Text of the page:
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IRA Financial Blog

Stretch IRA is Dead – Here’s a Workaround

stretch ira workaround
Key Points
  • IRA holders who died after 2019 and elected to leave an IRA to a non-spouse beneficiary (i.e. child) will have to be paid over 10 years, altering many retirement account holders estate and tax planning.
  • The accumulation trust is a workaround, but only from a non-tax standpoint. You won’t receive tax benefits.

On December 20, 2019, the Setting Every Community Up for Retirement Enhancement (SECURE) Act of 2019 was enacted as part of the Further Consolidated Appropriations Act of 2020.  The SECURE Act is the most important retirement legislation since the Pension Protection Act of 2006. The intent of the SECURE Act is to make retirement plans more easily accessible to employees and less burdensome for employers.

For the most part the SECURE act has received a warm reception from the retirement industry, except for one provision – the death of the “Stretch IRA.”

The Stretch IRA

Under old law, upon death of an IRA holder, if the IRA passes to a non-spouse beneficiary, the non-spouse beneficiary generally was able to take annual required minimum distributions (“RMDs”) based off their life expectancy, as per a yearly table provided by the IRS.  In the case of a trust as a beneficiary, it was a 5 year rule.  Note – the stretch IRA was only relevant or NON-spouse beneficiaries since any spousal beneficiary would transfer the IRA to their name.

However, under the SECURE Act, the entire account balance must be paid out within 10 years of death for any non-spouse beneficiary regardless of whether death occurs before or after the RMD have begun. 

New Rules for IRA Owners

The new rules, which apply to any IRA whose owner died after 2019 and elect to leave any IRA to a non-spouse beneficiary (i.e. child) will have to be paid over 10 years.  Interestingly, the IRA does not have to be taken out in equal installments each year, but must be paid out in full by the 10th year.  This change in the law has dramatically altered many retirement account holders estate and tax planning.

Under the old law, many IRA holders employed the use of a trust as beneficiary of their IRA for tax and also creditor protection.  The idea behind naming a trust as beneficiary of the IRA was that the trust would offer the IRA holder more control over how the IRA funds get distributed and also provide asset protection against creditors.

“See-Through Trust” (aka, Accumulation Trust)

Prior to the Secure Act, many wealthy IRA owners would often name a type of trust called a “conduit” or “see-through” trust as the account beneficiary. The main advantage of satisfying the “see-through trust” rules is that you will be allowed to stretch the IRA distributions over the life of a beneficiary instead of having to pay out the entire inherited IRA over 5 years.   In order to be treated as a “see-through trust” and qualify as a designated beneficiary, though, the trust must meet four very specific requirements, as stipulated in Treasury Regulation 1.401(a)(9)-4, Q&A-5:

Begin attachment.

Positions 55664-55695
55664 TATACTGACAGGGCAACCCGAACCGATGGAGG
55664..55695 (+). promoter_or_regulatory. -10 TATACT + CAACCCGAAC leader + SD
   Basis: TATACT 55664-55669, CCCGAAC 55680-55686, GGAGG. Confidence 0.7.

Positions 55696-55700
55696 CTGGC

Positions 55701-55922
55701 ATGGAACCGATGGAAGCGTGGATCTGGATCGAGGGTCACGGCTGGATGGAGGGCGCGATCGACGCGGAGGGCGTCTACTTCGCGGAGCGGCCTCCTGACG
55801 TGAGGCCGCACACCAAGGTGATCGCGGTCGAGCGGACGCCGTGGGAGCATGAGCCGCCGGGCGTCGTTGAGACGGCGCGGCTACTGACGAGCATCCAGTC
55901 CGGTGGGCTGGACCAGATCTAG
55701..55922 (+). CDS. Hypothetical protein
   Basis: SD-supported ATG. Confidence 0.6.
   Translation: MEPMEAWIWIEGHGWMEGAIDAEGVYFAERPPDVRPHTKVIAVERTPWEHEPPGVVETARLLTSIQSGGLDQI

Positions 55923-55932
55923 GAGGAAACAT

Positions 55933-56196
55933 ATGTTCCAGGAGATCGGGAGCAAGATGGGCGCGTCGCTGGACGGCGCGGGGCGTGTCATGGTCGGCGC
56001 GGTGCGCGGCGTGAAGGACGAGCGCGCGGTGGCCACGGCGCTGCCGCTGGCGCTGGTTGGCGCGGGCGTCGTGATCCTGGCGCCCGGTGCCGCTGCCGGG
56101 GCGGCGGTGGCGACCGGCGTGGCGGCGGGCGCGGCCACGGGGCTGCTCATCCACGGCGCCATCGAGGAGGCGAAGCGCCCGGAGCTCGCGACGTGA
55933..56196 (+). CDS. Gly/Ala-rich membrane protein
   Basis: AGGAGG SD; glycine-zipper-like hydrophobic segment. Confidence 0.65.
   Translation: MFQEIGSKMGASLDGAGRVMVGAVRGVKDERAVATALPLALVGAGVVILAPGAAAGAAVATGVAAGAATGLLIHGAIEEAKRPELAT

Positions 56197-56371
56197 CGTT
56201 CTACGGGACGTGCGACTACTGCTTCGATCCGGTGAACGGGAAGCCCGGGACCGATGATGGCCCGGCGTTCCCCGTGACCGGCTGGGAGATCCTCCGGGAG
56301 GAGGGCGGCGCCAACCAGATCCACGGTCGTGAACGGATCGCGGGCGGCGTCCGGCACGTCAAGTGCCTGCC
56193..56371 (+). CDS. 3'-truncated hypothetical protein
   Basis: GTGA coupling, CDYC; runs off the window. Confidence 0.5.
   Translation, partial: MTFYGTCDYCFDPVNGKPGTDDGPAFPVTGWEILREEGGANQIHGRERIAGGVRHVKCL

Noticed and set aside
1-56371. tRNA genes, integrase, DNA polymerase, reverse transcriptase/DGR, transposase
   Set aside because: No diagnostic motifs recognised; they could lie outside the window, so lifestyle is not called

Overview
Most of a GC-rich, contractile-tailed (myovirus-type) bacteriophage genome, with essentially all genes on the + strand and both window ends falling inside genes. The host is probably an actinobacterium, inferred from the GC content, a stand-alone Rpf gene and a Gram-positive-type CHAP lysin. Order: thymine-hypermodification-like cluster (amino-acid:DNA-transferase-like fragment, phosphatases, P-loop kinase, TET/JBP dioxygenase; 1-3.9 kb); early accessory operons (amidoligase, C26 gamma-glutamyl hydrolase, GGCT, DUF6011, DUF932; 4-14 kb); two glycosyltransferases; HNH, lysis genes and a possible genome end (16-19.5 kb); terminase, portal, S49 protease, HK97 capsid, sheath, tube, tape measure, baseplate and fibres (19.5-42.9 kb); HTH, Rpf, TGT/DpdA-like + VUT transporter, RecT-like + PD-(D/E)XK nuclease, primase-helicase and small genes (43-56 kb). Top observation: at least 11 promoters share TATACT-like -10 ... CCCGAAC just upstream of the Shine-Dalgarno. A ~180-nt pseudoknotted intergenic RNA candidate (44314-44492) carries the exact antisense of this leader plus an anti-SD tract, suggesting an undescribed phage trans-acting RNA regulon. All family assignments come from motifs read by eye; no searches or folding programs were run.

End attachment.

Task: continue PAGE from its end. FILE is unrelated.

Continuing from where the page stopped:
1. The trust must be a valid trust under state law.
  2. The trust must be irrevocable, or by its terms become irrevocable upon the death of the original IRA owner.
  3. The trust’s underlying beneficiaries must [all] be identifiable as being eligible to be designated beneficiaries themselves. 
  4. A copy of “trust documentation” must be provided to the IRA custodian by October 31st of the year following the year of the IRA owner’s death.

If the four requirements listed above are met, a trust as IRA beneficiary can qualify as a designated beneficiary, and the RMDs associated with the inherited IRA can be stretched, based upon the life expectancy of the oldest trust beneficiary of the trust.

By contrast, any trust that can accumulate the RMDs as they leave the IRA, and might not subsequently pass them through to the underlying beneficiaries until some later date, is deemed an “accumulation” trust where both the current income and remainder beneficiaries must be considered.

However, under the Secure Act, the tax benefits of using a “see-through” trust is erased as the entire inherited IRA must be distributed over a 10-year period. 

But the use of an accumulation trust still offers some benefits.

The Accumulation Trust – Stretch IRA Workaround

Under an accumulation trust, the trustee is given discretion to decide whether to pay annual distributions to trust beneficiaries, or whether to keep that money out of their hands and protected in the trust instead. Though the new law requires all IRA assets to be paid into the accumulation trust within 10 years, the trustee can decide to spread withdrawals over a longer period — thereby keeping the original “stretch” concept intact, although not the tax benefits.

The way the accumulation trust strategy works, is that the IRA would be fully distributed to trust within 10 years.  Once the trust receives the IRA funds, the trustee of the trust will have more control over how the trust proceeds are distributed.  However, from a tax standpoint, all trust income on the former IRA funds would be subject to tax at the trust tax rates of 37%.  However, in the case of a Roth IRA, distributions of trust principal originating from the Roth IRA, should be tax-free to the trust beneficiary.

While the Secure Act provided many important benefits to retirement savers, such as the increase of the RMD age from 70 1/2 to 72, the elimination of the “stretch IRA” is a tough pill to swallow.


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